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The contention that automation and digital technologies are partly responsible for today’s lack of jobs has obviously touched a raw nerve for many worried about their own employment. But this is only one consequence of what Brynjolfsson and McAfee see as a broader trend. The rapid acceleration of technological progress, they say, has greatly widened the gap between economic winners and losers—the income inequalities that many economists have worried about for decades. Digital technologies tend to favor “superstars,” they point out. For example, someone who creates a computer program to automate tax preparation might earn millions or billions of dollars while eliminating the need for countless accountants.
It’s a startling assertion because it threatens the faith that many economists place in technological progress. Brynjolfsson and McAfee still believe that technology boosts productivity and makes societies wealthier, but they think that it can also have a dark side: technological progress is eliminating the need for many types of jobs and leaving the typical worker worse off than before. Brynjolfsson can point to a second chart indicating that median income is failing to rise even as the gross domestic product soars. “It’s the great paradox of our era,” he says. “Productivity is at record levels, innovation has never been faster, and yet at the same time, we have a falling median income and we have fewer jobs. People are falling behind because technology is advancing so fast and our skills and organizations aren’t keeping up.”
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Despite the labor-saving potential of the robots, Mick Mountz, Kiva’s founder and CEO, says he doubts the machines have put many people out of work or will do so in the future. For one thing, he says, most of Kiva’s customers are e-commerce retailers, some of them growing so rapidly they can’t hire people fast enough. By making distribution operations cheaper and more efficient, the robotic technology has helped many of these retailers survive and even expand. Before founding Kiva, Mountz worked at Webvan, an online grocery delivery company that was one of the 1990s dot-com era’s most infamous flameouts. He likes to show the numbers demonstrating that Webvan was doomed from the start; a $100 order cost the company $120 to ship. Mountz’s point is clear: something as mundane as the cost of materials handling can consign a new business to an early death. Automation can solve that problem.
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Despite the system’s remarkable ability to make sense of all that data, it’s still early days for Dr. Watson. While it has rudimentary abilities to “learn” from specific patterns and evaluate different possibilities, it is far from having the type of judgment and intuition a physician often needs. But IBM has also announced it will begin selling Watson’s services to customer-support call centers, which rarely require human judgment that’s quite so sophisticated. IBM says companies will rent an updated version of Watson for use as a “customer service agent” that responds to questions from consumers; it has already signed on several banks. Automation is nothing new in call centers, of course, but Watson’s improved capacity for natural-language processing and its ability to tap into a large amount of data suggest that this system could speak plainly with callers, offering them specific advice on even technical and complex questions. It’s easy to see it replacing many human holdouts in its new field.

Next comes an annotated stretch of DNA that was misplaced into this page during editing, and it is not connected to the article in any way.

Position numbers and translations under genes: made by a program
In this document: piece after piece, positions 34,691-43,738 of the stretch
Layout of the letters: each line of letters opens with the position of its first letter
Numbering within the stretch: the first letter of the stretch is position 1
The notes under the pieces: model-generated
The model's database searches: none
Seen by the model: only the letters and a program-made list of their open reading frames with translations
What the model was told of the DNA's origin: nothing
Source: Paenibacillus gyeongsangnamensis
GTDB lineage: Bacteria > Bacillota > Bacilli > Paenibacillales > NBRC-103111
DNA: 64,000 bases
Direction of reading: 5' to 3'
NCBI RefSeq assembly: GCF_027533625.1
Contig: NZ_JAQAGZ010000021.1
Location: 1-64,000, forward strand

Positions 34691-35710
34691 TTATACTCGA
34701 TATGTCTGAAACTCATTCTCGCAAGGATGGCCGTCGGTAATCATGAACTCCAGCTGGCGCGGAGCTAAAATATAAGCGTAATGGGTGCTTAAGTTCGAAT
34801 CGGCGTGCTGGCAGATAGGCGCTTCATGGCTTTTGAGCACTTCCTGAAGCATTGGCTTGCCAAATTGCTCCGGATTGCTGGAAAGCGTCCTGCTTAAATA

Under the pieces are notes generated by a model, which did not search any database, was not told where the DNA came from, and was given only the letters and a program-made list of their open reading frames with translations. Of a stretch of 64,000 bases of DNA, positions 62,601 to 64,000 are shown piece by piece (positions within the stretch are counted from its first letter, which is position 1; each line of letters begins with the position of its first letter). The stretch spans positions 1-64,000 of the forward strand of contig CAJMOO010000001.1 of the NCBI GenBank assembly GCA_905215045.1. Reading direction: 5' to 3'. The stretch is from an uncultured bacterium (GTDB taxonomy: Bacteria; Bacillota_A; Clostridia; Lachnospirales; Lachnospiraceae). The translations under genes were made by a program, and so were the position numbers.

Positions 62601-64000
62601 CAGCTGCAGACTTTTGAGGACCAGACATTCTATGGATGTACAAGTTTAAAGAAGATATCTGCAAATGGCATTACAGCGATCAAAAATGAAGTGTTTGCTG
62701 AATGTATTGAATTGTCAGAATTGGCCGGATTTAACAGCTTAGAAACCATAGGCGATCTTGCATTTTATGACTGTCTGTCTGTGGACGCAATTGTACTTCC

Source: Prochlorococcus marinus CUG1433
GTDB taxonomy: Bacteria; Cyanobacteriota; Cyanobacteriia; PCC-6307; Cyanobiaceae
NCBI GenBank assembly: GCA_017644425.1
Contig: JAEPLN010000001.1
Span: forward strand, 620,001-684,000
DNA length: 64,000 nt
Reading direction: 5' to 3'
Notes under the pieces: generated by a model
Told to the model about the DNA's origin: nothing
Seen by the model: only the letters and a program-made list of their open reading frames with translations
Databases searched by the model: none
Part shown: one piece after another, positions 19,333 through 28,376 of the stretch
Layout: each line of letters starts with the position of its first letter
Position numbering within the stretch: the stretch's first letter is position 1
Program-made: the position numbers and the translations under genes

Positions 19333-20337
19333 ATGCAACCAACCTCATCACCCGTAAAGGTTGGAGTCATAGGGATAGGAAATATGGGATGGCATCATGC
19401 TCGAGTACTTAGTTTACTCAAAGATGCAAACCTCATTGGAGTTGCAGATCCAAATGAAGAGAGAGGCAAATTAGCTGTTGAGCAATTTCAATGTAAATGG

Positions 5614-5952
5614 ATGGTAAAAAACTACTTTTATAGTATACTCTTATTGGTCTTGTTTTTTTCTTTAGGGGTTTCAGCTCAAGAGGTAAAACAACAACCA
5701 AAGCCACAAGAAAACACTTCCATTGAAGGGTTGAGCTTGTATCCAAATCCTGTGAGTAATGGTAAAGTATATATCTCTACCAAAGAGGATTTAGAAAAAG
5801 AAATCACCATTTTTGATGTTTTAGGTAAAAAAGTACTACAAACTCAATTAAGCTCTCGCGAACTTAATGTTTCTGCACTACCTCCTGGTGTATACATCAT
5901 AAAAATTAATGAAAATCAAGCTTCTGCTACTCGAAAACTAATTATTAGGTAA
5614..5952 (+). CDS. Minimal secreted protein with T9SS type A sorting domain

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Granted, there are much scarier forecasts out there, like that University of Oxford study. But on closer examination, those predictions tend to assume that if a job can be automated, it will be fully automated soon—which overestimates both the pace and the completeness of how automation actually gets adopted in the wild. History suggests that the process is much more uneven than that. The ATM, for example, is a textbook example of a machine that was designed to replace human labor. First introduced around 1970, ATMs hit widespread adoption in the late 1990s. Today, there are more than 400,000 ATMs in the US. But, as economist James Bessen has shown, the number of bank tellers actually rose between 2000 and 2010. That’s because even though the average number of tellers per branch fell, ATMs made it cheaper to open branches, so banks opened more of them. True, the Department of Labor does now predict that the number of tellers will decline by 8 percent over the next decade. But that’s 8 percent—not 50 percent. And it’s 45 years after the robot that was supposed to replace them made its debut. (Taking a wider view, Bessen found that of the 271 occupations listed on the 1950 census only one—elevator operator—had been rendered obsolete by automation by 2010.)